Cyber firms, Ukraine warn of planned Russian attack
Cisco's Talos cyber intelligence unit says 500K+ routers in dozens of countries have been infected by Russia-linked malware and could be used to attack Ukraine. Cisco Systems Inc warned on Wednesday that hackers have infected at least 500,000 routers and storage devices in dozens of countries with sophisticated malicious software - activity Ukraine said was preparation for a future Russian cyber attack. Read about it on Reuters.
Editor's comment: Isn't it amazing that companies like Cisco still seek to sell their technology to Russia? I wonder what support agreements American IT firms have with the GRU and how easy it is for the GRU to review source code of Cisco, Juniper and other big telecom gear players? -bg
Apple launches new privacy portal, users can download a copy of everything Apple knows about them
With Facebook under severe criticism for use of sensitive user information, another tech major, Apple, has gone an extra mile to give its users control over their data. Like Google, Apple has launched a privacy portal where users can download a copy of all data Apple associates with their account, starting in EU and rolling out worldwide later. Apple's new Data and Privacy website will allow Apple users to download everything that Apple personally associates with your account, from Apple ID info, App Store activity, AppleCare history to data stored in iCloud like photos and documents. Source: 9to5 Mac.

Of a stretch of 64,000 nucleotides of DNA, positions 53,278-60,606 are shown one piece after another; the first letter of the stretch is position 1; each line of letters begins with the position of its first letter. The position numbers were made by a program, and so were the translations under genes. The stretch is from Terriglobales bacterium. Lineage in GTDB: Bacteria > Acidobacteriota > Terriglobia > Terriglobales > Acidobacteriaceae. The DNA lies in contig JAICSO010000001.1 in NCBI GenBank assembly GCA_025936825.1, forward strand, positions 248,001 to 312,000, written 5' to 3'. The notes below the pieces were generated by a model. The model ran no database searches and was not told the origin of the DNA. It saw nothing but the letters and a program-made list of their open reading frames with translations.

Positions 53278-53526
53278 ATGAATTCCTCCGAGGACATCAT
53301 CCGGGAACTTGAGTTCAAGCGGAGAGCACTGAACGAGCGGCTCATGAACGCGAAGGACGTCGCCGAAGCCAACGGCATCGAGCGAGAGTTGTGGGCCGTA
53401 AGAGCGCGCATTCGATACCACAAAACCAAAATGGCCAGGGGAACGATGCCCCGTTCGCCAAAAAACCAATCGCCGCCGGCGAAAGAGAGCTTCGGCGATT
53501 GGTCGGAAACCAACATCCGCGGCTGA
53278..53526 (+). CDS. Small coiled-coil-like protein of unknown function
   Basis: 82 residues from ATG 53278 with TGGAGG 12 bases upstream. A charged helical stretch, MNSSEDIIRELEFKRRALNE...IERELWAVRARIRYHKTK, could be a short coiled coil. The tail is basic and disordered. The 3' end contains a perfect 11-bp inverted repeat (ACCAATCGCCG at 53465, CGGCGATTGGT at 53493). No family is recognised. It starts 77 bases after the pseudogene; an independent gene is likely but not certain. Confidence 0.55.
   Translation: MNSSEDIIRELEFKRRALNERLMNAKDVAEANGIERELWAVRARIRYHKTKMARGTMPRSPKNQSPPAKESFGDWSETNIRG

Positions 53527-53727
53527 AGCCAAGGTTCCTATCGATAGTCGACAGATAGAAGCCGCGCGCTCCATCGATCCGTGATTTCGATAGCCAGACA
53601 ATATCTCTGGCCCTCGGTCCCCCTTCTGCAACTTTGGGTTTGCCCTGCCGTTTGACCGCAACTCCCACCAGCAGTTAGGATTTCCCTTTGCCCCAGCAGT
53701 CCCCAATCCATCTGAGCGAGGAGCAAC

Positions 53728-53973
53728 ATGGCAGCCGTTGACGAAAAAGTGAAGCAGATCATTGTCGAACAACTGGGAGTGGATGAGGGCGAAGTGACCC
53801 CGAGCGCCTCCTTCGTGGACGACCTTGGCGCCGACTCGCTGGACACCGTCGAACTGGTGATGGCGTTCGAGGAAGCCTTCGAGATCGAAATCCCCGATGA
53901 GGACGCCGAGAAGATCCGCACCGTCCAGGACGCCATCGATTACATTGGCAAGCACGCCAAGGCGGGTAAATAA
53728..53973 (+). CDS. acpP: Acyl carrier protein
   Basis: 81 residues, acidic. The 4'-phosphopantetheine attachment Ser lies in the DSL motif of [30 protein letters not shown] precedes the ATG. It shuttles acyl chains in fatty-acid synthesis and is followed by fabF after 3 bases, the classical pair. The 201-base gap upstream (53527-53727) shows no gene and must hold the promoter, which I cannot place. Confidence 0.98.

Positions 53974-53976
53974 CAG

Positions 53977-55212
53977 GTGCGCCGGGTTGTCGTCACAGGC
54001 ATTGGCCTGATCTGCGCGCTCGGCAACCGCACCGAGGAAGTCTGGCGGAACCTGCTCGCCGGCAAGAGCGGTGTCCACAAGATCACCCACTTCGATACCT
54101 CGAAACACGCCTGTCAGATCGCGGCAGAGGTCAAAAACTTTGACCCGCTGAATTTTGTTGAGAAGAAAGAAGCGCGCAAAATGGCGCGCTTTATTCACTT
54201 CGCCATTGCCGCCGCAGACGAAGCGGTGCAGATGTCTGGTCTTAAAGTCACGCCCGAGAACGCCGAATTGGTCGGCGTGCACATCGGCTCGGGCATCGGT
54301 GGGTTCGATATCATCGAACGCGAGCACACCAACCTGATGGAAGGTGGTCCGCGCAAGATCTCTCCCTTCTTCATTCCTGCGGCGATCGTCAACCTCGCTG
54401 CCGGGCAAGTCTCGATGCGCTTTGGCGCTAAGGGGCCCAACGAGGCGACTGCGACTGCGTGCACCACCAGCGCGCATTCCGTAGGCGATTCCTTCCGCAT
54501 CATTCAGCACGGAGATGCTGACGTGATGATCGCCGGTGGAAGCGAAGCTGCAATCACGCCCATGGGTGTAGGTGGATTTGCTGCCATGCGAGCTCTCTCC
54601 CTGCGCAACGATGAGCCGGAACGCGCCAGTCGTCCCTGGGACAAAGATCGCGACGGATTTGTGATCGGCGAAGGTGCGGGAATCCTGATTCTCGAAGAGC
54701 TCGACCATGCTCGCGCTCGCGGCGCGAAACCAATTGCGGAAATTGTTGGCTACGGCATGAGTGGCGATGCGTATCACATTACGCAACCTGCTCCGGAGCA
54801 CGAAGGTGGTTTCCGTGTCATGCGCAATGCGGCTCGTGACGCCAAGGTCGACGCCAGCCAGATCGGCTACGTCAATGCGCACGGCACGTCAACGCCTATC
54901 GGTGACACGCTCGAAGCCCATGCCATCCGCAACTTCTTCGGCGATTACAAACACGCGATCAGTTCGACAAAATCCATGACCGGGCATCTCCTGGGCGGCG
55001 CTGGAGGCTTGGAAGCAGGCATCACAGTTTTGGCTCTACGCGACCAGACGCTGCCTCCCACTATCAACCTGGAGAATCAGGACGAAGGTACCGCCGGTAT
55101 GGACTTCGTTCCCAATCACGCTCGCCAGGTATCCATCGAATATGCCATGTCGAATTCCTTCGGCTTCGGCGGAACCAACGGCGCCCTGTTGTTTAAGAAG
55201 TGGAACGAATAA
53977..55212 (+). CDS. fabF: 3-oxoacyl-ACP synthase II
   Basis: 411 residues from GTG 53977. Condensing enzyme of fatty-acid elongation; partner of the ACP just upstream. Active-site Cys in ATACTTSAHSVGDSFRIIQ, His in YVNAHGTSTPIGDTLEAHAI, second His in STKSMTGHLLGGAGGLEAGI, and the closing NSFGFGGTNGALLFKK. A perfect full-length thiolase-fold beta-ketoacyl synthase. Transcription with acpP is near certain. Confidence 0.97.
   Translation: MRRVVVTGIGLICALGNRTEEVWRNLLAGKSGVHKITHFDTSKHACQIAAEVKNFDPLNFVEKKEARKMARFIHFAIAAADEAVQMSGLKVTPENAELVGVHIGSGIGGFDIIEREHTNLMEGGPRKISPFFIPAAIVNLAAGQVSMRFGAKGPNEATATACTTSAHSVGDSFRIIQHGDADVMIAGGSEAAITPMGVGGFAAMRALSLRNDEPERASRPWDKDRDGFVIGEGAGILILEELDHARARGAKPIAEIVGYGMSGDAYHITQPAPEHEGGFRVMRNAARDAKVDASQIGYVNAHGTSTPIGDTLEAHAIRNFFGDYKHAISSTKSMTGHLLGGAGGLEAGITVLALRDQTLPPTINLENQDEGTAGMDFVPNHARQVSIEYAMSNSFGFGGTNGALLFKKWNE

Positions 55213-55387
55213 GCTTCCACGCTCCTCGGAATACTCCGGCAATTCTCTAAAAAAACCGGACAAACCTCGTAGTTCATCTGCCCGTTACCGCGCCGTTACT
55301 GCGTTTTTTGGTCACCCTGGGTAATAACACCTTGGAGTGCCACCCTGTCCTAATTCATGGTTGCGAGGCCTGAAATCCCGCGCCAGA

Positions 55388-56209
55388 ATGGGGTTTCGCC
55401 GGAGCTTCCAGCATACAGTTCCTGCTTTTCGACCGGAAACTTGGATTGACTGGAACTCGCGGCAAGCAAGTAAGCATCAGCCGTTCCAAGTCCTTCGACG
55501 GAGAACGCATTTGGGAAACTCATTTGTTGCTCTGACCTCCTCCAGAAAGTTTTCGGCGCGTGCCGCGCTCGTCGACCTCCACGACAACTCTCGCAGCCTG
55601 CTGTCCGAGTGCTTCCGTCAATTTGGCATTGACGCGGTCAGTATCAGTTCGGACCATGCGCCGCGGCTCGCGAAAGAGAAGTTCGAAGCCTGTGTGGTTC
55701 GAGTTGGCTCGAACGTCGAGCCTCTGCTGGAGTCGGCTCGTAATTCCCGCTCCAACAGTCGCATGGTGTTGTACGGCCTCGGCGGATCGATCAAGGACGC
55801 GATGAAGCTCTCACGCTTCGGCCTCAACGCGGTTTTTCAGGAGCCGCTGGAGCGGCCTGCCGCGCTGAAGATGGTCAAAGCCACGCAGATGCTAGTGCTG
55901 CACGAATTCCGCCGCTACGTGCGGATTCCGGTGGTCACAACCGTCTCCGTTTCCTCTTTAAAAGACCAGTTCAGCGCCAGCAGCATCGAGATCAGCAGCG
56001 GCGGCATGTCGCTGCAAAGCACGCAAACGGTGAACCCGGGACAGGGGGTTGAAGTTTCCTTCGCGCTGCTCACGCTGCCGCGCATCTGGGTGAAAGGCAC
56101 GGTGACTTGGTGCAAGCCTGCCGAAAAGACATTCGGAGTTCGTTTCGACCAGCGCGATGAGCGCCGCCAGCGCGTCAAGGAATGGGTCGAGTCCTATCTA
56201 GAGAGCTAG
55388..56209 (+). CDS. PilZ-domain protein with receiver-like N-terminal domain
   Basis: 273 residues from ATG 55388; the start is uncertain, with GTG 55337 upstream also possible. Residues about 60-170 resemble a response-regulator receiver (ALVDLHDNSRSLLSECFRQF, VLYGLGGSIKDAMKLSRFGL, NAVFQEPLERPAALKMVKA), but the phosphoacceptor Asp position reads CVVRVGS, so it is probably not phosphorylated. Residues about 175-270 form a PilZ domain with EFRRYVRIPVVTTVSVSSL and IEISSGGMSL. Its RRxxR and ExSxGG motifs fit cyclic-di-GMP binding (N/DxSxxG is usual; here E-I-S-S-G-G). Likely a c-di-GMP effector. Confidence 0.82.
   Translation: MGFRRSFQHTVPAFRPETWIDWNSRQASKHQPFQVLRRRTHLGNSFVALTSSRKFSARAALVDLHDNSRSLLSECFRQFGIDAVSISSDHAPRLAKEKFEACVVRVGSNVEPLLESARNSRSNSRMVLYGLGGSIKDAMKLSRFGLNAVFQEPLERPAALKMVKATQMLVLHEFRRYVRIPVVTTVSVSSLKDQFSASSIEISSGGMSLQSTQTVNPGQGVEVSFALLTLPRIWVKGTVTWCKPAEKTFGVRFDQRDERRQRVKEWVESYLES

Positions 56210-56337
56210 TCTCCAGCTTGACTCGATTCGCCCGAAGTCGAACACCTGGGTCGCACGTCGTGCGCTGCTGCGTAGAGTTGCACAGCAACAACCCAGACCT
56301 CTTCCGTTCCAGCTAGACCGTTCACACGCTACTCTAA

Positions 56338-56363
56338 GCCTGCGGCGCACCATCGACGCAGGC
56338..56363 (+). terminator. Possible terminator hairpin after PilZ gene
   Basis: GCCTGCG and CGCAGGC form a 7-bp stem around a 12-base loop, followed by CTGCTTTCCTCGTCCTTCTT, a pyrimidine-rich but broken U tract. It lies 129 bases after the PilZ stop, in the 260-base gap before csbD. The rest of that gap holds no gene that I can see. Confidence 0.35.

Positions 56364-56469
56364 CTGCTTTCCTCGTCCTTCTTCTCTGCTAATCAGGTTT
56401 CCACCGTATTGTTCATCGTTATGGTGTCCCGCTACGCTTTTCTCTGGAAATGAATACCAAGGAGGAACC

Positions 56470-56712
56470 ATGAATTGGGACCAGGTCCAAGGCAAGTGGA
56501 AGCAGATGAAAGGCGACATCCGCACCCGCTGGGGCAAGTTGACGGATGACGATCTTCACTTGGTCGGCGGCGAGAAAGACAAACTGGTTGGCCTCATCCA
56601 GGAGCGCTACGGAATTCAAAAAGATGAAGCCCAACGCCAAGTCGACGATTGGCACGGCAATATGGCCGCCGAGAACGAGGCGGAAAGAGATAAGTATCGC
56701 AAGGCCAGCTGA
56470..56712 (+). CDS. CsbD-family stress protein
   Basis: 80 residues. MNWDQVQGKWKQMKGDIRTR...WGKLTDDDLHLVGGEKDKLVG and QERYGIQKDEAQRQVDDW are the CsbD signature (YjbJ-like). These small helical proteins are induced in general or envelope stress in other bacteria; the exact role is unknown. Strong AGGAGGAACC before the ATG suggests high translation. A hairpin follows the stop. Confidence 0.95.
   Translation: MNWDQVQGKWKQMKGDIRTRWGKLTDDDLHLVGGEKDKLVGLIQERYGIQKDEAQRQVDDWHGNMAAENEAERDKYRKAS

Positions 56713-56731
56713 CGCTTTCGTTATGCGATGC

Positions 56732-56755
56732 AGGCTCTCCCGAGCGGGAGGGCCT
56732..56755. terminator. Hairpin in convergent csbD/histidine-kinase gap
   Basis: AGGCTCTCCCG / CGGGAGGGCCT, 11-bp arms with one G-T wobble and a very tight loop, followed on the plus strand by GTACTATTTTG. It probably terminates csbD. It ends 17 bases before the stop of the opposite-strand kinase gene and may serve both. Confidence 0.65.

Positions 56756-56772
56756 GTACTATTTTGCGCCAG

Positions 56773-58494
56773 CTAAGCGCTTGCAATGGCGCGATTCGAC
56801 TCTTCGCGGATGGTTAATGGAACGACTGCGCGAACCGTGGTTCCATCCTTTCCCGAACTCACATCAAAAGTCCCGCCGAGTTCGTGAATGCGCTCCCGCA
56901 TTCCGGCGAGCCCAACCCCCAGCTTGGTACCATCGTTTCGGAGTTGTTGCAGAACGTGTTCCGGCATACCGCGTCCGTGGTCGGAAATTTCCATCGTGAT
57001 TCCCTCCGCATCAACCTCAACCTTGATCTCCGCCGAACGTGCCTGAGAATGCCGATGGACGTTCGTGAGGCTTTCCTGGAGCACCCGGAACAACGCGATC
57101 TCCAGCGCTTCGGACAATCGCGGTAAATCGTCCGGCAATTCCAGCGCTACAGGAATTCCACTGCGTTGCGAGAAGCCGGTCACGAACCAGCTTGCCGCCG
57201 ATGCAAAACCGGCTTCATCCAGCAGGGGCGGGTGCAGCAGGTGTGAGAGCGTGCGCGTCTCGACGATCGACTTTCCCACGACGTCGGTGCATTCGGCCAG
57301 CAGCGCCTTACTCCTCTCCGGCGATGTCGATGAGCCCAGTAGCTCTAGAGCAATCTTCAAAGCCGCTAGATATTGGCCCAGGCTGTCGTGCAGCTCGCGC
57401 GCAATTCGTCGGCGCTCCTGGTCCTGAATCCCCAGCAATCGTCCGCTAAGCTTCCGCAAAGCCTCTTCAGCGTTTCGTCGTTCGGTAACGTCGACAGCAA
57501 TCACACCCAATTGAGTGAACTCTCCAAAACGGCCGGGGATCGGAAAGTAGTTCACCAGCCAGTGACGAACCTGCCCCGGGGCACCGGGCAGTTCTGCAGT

The Privacy Scandal That Should Be Bigger Than Cambridge Analytica
Just as Facebook - Cambridge Analytica data breach scandal is dying down, another big scandal has surfaced. Wireless carriers may be sharing your real-time location with malicious crooks. The scandal involves LocationSmart and Securus, dealers of millions of Americans' real-time cell location data, who could be sharing real-time location-tracking data that the four largest U.S. wireless carriers collect on everyone with a mobile device. Read about this new scandal on Slate.
Amazon is selling facial recognition to law enforcement — for a fistful of dollars
How would you react if you knew your local city authorities were using facial recognition technology without proper debate or approval. Civil rights groups have claimed that this is what is happening in some United States states as authorities are using Amazon's Rekognition facial recognition tool without following due procedures and could harm the privacy of the US citizens. Read why civil rights groups may be right on Washington Post.
Comcast website bug leaks Xfinity customer data
If you are a Comcast subscriber you should worry about this news. Security researcher Karan Saini has found a bug in Comcast's website that leaks Xfinity users' info, including the user residence address where the router is located and Wi-Fi credentials. according to Saini, the website, used by customers to set up their home internet and cable service, can be tricked into displaying the home address where the router is located, as well as the Wi-Fi name and password. Source: ZDNet.